Megatrend interior concepts in the automotive industry could transfer to other transportation sectors as consumers demand higher quality standards, according to GlobalData, a data and analytics company.
Rail and aviation sectors have been used to multiple users of the same product, namely passengers sitting in the same seats and using the same facilities but without necessarily paying much attention to the impact of repetitive use.
With the advent of connected, autonomous, shared and electric (CASE) vehicles however, consumers in other sectors may start to demand “vastly improved” hygiene standards for multiple use as well as the use of lighting and scents.
“For years traditional car ownership has seen vehicles driven to a place of work and left there unused for several hours a day,” said Simon Warburton, automotive business editor at GlobalData. “However, should the concept of shared and vehicle-on-demand applications become the norm, passenger car users will start to expect much higher cleanliness standards, for example.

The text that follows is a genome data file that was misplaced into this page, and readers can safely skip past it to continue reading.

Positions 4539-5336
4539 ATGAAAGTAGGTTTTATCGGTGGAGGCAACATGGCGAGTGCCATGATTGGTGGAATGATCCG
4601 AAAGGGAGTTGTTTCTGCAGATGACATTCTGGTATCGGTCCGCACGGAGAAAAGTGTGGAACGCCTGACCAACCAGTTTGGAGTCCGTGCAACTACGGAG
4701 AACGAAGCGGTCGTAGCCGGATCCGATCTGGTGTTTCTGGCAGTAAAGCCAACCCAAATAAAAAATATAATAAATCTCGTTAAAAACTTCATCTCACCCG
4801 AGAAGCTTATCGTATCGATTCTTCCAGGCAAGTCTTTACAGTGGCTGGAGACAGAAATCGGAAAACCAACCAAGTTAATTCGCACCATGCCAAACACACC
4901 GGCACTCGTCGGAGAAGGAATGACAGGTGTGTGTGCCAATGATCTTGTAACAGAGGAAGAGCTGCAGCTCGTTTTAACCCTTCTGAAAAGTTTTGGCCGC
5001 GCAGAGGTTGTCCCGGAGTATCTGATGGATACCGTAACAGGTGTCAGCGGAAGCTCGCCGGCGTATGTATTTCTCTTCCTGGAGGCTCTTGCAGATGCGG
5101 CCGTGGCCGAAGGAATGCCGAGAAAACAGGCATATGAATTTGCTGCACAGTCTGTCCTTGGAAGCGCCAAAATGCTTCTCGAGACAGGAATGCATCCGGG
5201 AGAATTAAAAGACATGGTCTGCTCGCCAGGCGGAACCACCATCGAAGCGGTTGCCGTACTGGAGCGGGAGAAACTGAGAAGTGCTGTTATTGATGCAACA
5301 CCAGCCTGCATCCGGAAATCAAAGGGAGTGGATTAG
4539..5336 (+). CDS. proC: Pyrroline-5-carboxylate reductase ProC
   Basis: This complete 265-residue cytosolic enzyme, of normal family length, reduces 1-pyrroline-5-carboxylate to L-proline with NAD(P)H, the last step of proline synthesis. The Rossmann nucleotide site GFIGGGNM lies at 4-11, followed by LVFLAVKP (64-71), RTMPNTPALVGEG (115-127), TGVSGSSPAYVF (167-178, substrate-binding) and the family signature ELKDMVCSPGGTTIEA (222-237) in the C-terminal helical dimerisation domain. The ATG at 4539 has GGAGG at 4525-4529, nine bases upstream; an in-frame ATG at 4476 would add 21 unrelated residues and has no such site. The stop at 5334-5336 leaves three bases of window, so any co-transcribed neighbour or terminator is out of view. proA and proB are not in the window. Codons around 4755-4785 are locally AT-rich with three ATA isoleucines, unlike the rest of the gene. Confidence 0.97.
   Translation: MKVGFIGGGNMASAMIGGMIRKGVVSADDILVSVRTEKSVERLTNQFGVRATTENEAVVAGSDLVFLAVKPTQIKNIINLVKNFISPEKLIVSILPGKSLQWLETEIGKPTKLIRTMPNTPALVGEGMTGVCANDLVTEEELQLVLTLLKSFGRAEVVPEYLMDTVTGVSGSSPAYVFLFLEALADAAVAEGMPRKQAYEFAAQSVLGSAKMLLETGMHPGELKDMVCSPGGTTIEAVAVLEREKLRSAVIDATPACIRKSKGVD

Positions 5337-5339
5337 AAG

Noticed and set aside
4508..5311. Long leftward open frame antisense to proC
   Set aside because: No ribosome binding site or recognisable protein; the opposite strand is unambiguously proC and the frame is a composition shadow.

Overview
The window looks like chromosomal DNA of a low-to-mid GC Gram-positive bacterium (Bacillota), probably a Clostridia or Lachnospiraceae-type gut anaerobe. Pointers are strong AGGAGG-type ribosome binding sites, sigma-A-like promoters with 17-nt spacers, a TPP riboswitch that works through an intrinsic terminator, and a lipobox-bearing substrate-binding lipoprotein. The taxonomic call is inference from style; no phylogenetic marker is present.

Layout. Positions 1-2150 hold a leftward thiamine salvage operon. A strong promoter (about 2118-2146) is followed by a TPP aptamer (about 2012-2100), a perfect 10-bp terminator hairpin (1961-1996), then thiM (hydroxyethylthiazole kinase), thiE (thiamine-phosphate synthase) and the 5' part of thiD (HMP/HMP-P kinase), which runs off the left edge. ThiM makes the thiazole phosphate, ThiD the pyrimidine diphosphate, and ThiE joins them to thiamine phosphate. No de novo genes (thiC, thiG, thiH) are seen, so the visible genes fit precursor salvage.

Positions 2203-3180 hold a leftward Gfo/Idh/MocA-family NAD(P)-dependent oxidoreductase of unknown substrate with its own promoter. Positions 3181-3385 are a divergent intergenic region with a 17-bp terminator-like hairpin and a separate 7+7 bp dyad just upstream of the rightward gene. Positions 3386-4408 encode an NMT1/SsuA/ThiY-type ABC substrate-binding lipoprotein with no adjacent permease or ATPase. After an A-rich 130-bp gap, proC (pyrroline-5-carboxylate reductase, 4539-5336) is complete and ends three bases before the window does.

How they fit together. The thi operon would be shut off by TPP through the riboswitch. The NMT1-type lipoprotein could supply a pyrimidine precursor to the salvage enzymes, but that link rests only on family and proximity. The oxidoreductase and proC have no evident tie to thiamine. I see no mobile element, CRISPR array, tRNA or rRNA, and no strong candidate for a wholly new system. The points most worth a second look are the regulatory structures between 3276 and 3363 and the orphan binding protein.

“Interior component suppliers are actively working in this field, aiming to provide sanitized cockpits, which offer a high degree of hygiene, no matter how many users there are in a day. Increasingly, they are also looking to trends in hospitality, which are capitalizing on a desire for authenticity, and using natural ingredients and materials inside the car.”
According to Warburton, it’s not just a question of cabin quality. Consumers will expect all their smart devices to be instantly connectible in whatever vehicle they share or hire, with the eventual advent of autonomous concepts also making traffic jams a potentially productive period rather than wasted time.
Despite the potential for fewer cars being sold as sharing or hiring becomes more commonplace, component suppliers are nonetheless eyeing a significant uptake in cockpit technology as a way to monetize CASE concepts on board the new vehicles.
After years of lagging behind in standardized passenger experiences, other transportation sectors may now increasingly look to new automotive interior technologies in a bid to boost marketability.